Gisors is the key to Normandy according to Orderic Vital. In the 12th century it commanded a system of deep defences of a dozen castles distributed throughout the region from the Epte to the Andelle against the castles of Chaumont, Trie and Boury in the French Vexin district.
Gisors was the constant prey of conflicts between the French king and the duke of Normandy. In 1089, Robert Courtehose abandoned it to king Philippe I as the price for his alliance against William Rufus. Once again in the hands of the Duke of Normandy, the town and the Norman Vexin region were once again returned to the king of France between 1144 and 1151 by Geoffroi d'Anjou in homage for the duchy of Normandy. In 1160, Henri II Plantagenet took these prizes and retained them in the dowry of Marguerite de France, who married his son Henri the Younger. On the prince's death in 1183, Henri II refused to submit to the requisitions of Philippe Auguste who finally took the location in 1193.
The castle of Gisors was built by Robert de Bellême for William Rufus in 1096-1097. This is a polygonal stone tower raised on a motte closely guarded at its summit by a wall, the "curtain wall", an innovation subsequently adapted with all the neighbouring keeps. The defence was supplemented in the 1120s, under Henri I Beauclerc, by a low enclosure flanked by square towers. Henri II Plantagenet added two floors to the keep and reinforced the low enclosure in c. 1170-1180. Richard the Lion Heart, and then Philippe Auguste, completed the picture. Philippe Auguste in particular added a large cylindrical keep which dominates the outer wall near the entry to the bailey ('la Tour du Prisonnier' or Prisoner's tower). Other alterations were applied in the 14th, 15th and 16th centuries.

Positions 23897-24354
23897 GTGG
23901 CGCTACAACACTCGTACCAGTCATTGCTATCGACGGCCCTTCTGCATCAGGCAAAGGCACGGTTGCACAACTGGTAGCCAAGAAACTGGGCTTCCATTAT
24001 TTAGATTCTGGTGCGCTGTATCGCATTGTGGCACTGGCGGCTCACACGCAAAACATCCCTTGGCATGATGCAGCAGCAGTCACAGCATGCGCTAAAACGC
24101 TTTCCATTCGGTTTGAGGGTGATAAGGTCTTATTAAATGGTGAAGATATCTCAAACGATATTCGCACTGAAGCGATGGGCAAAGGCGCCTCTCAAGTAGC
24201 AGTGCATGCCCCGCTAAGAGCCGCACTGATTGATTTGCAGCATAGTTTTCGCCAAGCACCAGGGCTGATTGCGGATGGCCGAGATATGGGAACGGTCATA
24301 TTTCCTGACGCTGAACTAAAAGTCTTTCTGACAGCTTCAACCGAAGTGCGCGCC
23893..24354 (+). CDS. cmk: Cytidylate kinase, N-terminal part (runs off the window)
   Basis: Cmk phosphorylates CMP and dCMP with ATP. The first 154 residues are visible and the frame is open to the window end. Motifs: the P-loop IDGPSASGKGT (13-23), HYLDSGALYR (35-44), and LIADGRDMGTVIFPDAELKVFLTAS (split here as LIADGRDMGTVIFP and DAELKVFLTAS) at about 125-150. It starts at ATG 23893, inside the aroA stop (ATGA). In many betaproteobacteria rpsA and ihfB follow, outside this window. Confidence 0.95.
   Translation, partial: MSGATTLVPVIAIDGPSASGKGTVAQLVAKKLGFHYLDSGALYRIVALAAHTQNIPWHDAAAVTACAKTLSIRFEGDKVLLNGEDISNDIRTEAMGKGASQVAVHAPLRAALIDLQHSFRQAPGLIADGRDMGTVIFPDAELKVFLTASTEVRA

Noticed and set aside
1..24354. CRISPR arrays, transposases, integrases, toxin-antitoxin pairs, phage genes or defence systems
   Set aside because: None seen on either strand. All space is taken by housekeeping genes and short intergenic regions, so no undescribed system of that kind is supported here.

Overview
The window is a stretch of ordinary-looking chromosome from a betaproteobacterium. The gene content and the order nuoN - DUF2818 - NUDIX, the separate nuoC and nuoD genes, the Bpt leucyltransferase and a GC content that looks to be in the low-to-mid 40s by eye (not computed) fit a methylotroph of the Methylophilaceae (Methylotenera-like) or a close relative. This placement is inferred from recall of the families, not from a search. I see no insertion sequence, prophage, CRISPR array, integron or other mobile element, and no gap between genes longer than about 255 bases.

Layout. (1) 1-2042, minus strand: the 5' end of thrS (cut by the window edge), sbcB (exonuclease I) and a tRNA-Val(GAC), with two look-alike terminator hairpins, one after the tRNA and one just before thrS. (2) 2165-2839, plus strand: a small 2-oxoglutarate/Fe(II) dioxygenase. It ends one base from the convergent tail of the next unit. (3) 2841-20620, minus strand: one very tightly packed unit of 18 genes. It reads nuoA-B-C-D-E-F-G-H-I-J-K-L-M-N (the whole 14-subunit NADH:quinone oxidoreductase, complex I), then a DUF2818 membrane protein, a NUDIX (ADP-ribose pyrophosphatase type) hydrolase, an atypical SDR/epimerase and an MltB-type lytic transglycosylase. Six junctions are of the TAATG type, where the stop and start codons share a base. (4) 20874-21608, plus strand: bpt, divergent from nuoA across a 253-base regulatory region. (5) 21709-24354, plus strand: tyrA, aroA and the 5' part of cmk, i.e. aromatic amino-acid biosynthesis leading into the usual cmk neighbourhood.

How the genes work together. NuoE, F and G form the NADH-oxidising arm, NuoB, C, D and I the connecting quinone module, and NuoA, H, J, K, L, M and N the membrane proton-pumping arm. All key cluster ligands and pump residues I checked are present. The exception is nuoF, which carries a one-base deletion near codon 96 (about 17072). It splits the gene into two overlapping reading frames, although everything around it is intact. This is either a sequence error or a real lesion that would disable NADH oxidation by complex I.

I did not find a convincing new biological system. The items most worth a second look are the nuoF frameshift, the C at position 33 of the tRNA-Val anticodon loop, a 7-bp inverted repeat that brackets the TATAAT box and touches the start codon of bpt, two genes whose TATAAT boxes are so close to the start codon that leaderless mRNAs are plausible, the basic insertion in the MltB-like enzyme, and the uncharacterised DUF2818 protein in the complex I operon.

As a key fortification, the castle was also a royal residence as evidenced by the outbuildings and chapel dedicated by Henri II to saint Thomas Becket whose Romanesque chevet is built into the wall of the enclosure wall at the top of the motte.
- Beck, Bernard. - Châteaux forts de Normandie. - Rennes : Ed. Ouest-France, 1986
- Mesqui, Jean. "Gisors", Châteaux et fortifications en France. - Paris : Flammarion, 1997, p. 186-189
- “ Le château de Gisors ”, L’architecture normande au moyen âge, actes du colloque de Cerisy-la-Salle, septembre 1994. - Caen : Presses de l'Université. Condé-sur-Noireau : Ch. Corlet, 1997, pages 280-281
- Levé, Michel. -“ La frontière de l’Epte ”, Au temps des Plantagenêts, Connaissance de l’Eure, n° 89-90, 1993